Complimenting a child on good behaviour as well as agreeing on a gaming schedule are among the tips shared by a parenting programme launched two years ago.
The Positive Parenting Programme (Triple P) pilot has been deemed effective in helping parents handle their children better and lowering parenting stress, and yesterday it was announced that it will be extended to more schools.
Triple P, which was created in Australia, was introduced in 20 schools in Singapore in 2014. It was expanded to 50 schools last year, and 118 this year. By 2018, it will be offered in 175 schools.
In an evaluation study of 535 parents, the Ministry of Social and Family Development (MSF) found that the programme reduced behavioural problems in children by up to 33 per cent, and parents felt up to 18 per cent better equipped to deal with their children.
Mothers and fathers also reported that their stress levels fell by up to 38 per cent. So far, 5,500 parents have taken part in the pilot.
Triple P teaches parents techniques to promote their children's psychological, social and emotional competence. There are five levels of intervention, and parents fill in a questionnaire to determine the intensity of support they need.
SEPARATE KIDS FROM BEHAVIOUR
There are no bad kids but there are kids with bad behaviours.
TRIPLE P TRAINER EVELYN KHONG, a principal consultant at Fei Yue Community Services.
The MSF has launched levels two and three, which deal with kids with mild behavioural problems and those with mild to moderate problems respectively. The ministry also runs levels four and five if there are families who need more intense support, such as those with demands complicated by marital conflict or financial difficulties.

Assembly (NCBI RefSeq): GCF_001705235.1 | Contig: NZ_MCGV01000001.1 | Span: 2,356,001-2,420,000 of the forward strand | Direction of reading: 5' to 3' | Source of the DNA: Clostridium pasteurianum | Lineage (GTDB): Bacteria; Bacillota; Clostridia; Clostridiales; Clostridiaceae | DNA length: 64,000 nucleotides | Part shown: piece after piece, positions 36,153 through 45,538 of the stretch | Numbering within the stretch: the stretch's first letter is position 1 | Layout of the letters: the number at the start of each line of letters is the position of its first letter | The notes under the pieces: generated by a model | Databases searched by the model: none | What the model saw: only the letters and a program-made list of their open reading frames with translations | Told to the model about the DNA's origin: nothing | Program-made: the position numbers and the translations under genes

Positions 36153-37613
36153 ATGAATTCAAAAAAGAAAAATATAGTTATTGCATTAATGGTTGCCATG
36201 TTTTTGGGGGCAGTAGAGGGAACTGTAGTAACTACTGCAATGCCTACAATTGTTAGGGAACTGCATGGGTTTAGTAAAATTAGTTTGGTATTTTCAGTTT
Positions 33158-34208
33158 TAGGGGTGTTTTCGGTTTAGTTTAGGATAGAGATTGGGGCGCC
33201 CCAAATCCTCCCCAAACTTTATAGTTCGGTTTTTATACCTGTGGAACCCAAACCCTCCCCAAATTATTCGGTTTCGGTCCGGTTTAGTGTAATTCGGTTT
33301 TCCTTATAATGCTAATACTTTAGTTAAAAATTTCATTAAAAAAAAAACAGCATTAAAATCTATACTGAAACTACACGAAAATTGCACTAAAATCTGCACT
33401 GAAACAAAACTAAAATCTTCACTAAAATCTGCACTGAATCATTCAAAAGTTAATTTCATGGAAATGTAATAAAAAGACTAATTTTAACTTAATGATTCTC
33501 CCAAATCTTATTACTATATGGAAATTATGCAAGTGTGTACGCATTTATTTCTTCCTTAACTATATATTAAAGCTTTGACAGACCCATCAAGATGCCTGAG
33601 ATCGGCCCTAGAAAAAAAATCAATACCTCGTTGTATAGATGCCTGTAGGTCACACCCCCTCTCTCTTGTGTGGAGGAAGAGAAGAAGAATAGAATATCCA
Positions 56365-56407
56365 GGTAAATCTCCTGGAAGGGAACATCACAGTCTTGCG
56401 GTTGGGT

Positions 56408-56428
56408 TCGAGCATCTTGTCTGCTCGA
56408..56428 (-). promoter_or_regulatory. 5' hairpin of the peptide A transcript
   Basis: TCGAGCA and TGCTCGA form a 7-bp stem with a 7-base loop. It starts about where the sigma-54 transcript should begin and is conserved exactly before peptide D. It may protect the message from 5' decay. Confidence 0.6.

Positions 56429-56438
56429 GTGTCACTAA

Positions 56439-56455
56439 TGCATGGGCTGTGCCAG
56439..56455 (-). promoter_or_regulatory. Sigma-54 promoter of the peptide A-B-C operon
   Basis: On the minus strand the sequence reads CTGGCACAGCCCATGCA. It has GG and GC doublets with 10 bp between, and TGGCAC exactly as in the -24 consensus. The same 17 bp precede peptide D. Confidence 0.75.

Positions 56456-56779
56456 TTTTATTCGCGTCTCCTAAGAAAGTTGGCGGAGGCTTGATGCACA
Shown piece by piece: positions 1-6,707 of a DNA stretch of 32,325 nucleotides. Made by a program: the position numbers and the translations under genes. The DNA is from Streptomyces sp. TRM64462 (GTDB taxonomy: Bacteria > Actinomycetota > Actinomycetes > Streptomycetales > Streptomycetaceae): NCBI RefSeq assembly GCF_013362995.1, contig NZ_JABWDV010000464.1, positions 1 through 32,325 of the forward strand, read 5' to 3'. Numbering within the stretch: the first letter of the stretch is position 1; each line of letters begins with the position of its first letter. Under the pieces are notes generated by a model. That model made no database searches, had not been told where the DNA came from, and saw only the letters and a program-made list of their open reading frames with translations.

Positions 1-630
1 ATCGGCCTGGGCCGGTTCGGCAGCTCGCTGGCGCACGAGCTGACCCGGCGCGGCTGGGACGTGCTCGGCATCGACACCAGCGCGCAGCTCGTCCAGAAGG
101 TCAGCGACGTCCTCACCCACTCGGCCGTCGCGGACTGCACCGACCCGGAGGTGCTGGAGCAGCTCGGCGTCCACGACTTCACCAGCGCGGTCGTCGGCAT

Triple P trainer Evelyn Khong, 57, a principal consultant at Fei Yue Community Services, said: "There are no bad kids but there are kids with bad behaviours. So separate the child from his behaviour and start to look at what can be done."
Simple tips include spending time with children outside of doing schoolwork to understand them.
Triple P is offered to parents with children in Primary 3, Primary 4, Secondary 1 or Secondary 2. Children at these stages are "going through different phases of their lives and we find that different challenges seem to appear", said Minister for Social and Family Development Tan Chuan-Jin, who attended a dialogue session yesterday with Triple P trainers.
"Talking to the trainers has reinforced my conviction that this is really quite compelling," the minister added. "When we have children, they don't come with an instruction booklet so we actually all learn by watching our parents, watching others and reading books. But parenting is also a skill that we need to learn."
Correction Note: An earlier version of this story stated that Triple P will be offered in 178 schools by 2018. This is incorrect. It should be 175 schools. We are sorry for the error.